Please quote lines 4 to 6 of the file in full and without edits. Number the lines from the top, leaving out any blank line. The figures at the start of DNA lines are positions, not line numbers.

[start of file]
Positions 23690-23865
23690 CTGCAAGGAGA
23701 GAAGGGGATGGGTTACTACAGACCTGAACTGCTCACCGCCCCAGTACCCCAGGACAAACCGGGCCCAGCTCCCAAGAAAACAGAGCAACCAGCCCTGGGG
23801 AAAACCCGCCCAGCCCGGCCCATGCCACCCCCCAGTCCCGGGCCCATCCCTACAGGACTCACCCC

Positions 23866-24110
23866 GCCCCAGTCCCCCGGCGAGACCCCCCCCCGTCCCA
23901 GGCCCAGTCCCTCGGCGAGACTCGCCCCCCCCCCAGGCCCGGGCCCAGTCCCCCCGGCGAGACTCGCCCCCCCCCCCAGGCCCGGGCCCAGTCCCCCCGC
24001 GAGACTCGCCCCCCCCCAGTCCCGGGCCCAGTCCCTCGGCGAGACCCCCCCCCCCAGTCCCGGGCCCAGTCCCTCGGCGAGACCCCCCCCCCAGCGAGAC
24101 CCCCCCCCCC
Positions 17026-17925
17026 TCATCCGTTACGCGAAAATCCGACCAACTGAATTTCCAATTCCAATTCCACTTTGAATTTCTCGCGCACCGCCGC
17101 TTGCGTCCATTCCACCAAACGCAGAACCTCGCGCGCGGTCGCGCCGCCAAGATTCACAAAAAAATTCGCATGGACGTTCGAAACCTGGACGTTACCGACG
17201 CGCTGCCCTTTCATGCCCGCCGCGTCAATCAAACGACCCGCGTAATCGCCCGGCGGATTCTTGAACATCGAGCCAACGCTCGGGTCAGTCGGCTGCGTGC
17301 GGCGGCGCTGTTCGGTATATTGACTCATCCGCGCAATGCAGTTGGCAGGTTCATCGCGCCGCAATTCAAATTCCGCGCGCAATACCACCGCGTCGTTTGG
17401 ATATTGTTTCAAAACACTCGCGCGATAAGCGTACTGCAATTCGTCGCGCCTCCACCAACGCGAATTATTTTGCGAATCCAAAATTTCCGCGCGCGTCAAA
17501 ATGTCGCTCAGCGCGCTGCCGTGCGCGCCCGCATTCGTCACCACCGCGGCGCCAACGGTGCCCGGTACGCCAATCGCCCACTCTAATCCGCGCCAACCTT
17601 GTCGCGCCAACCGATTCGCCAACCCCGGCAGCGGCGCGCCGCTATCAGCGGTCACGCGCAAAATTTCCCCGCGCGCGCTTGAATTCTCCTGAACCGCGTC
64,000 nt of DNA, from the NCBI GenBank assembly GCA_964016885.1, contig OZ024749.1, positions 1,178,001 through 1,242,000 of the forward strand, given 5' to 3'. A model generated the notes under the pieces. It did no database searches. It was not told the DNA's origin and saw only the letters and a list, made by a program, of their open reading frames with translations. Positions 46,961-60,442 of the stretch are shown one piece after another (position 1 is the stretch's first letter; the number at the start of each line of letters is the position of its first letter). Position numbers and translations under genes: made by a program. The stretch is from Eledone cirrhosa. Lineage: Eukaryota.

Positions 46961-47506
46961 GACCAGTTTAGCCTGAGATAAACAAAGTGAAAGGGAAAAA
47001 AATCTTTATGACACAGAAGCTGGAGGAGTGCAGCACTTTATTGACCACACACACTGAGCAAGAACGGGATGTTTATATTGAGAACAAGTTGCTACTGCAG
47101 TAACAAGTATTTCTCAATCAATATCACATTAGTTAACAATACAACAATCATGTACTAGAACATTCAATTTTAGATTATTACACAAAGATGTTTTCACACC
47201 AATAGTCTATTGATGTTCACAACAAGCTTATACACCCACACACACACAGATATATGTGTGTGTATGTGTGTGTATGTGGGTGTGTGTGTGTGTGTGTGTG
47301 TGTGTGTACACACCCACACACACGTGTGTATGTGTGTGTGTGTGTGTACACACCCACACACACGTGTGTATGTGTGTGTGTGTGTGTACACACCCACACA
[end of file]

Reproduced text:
23801 AAAACCCGCCCAGCCCGGCCCATGCCACCCCCCAGTCCCGGGCCCATCCCTACAGGACTCACCCC

Positions 23866-24110
23866 GCCCCAGTCCCCCGGCGAGACCCCCCCCCGTCCCA